With the forward and back reflectivity according to this invention the placement of the attachment at the cross points of the spokes locates it suitably away from the rim and tire of the cycle wheel so that these elements will not optically block the reflected light beam. Also, the slight cant of adjacent spokes on one side of the hub, as these engage the tabs, provides a slight off-plane orientation with respect to the mounting plane of the wheel, so that the reflected beam will not be intercepted by the rim or the tire.

FIG. 6 illustrates a further embodiment, in which a fin 24 has a substantially rectangular shape and is of greater size than before. This provides room for a pair of bifurcated tabs 25,26 and 27,28 to selectively engage spokes 7 and 8. When spoke 7 is the near spoke tabs 25 and 27 will engage respective spokes. When spoke 8 is the near spoke tab 26 engages spoke 7 and tab 28 engages spoke 8. The spoke lacing method of the manufacturer determines which spoke is the nearer.

FIGS. 6 and 7 also show a rearwardly-disposed reflective surface 29. This surface reflects to the rear of the cycle at the same time as surface 5 is reflecting forward; i.e., when the attachment is vertically oriented above the hub of the wheel. One-half turn later, when the attachment is vertically below the hub, the reflective paths of the two reflective surfaces are interchanged. Surface 29 is lesser in extent than is surface 5, so that spokes 7 and 8 will fit against metallic surface 3. As seen in FIG. 7, surface 29 is divided, to accommodate fin 24 at approximately the middle of the surface.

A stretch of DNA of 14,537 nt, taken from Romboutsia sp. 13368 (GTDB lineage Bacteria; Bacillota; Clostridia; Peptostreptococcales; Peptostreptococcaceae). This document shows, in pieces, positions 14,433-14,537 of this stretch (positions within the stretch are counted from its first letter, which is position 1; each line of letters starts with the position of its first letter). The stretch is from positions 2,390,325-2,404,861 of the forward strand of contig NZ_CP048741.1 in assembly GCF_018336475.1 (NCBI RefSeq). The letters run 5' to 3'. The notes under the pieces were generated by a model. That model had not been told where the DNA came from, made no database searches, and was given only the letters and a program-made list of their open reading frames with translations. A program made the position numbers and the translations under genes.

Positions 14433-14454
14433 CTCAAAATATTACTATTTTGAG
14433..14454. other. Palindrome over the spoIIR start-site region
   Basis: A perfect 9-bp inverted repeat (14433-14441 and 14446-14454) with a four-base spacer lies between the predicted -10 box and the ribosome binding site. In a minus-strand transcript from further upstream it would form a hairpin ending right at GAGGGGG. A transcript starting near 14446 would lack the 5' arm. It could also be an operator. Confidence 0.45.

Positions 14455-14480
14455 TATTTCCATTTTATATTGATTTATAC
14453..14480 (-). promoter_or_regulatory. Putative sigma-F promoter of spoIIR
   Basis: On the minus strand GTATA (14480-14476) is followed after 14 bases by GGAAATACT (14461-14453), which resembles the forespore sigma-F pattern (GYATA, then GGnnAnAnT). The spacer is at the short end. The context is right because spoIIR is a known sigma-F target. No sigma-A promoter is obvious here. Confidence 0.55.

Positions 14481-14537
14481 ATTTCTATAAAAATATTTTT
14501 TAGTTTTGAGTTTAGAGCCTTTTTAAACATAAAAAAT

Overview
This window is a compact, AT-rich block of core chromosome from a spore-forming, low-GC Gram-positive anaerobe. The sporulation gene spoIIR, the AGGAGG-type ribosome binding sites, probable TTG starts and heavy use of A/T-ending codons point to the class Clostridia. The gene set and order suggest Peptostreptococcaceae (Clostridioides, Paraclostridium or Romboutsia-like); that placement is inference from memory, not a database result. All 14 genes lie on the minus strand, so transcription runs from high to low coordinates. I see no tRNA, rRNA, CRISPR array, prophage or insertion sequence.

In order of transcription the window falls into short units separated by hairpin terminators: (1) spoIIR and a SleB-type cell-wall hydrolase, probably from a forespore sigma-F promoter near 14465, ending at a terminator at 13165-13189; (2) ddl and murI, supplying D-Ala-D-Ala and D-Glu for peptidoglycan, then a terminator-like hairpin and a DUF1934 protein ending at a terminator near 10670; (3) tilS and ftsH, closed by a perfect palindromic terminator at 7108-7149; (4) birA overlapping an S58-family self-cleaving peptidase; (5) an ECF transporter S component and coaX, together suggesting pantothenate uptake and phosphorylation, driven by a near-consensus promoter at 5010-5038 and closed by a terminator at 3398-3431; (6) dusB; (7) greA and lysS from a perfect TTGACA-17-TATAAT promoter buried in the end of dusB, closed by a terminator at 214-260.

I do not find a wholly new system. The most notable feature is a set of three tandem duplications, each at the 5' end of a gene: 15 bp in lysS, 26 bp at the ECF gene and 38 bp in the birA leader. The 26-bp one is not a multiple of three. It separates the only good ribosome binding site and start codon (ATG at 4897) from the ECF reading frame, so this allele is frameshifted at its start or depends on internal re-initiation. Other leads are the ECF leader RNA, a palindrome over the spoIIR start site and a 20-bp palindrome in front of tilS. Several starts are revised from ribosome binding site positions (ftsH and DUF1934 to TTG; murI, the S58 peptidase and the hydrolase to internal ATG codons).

Certain minor alternates further consist of extending surface 29 to the full extent of surface 5 and providing a notch for the spokes, also, moving the tabs to engage the forward parts of the spokes, rather than the backward parts thereof.

This modification is shown in FIG. 8. Bifurcated tabs 30, 31, 32 and 33 are as before. As an alternate to the rectilinear tabs of FIG. 6, these may be formed from a partial semicircular punch-out with a central slit. The body 2 may be the same as previously. Which two of the four tabs are used in an installation follows the procedure set forth with respect to the embodiment of FIG. 6. Fin 34 is terminated in rearward extent just behind the cross-over point of the spokes, and may be curved to enhance esthetic style.

Certain characteristics of the subject invention include; a thin fin adapted to fit between a pair of crossing spokes, the fin being sufficiently stiff to hold the body in a predetermined attitude, yet sufficiently soft in the embodiments of FIGS. 1, 3 and 4 to allow wrapping the tabs around the spokes by hand or with a simple tool.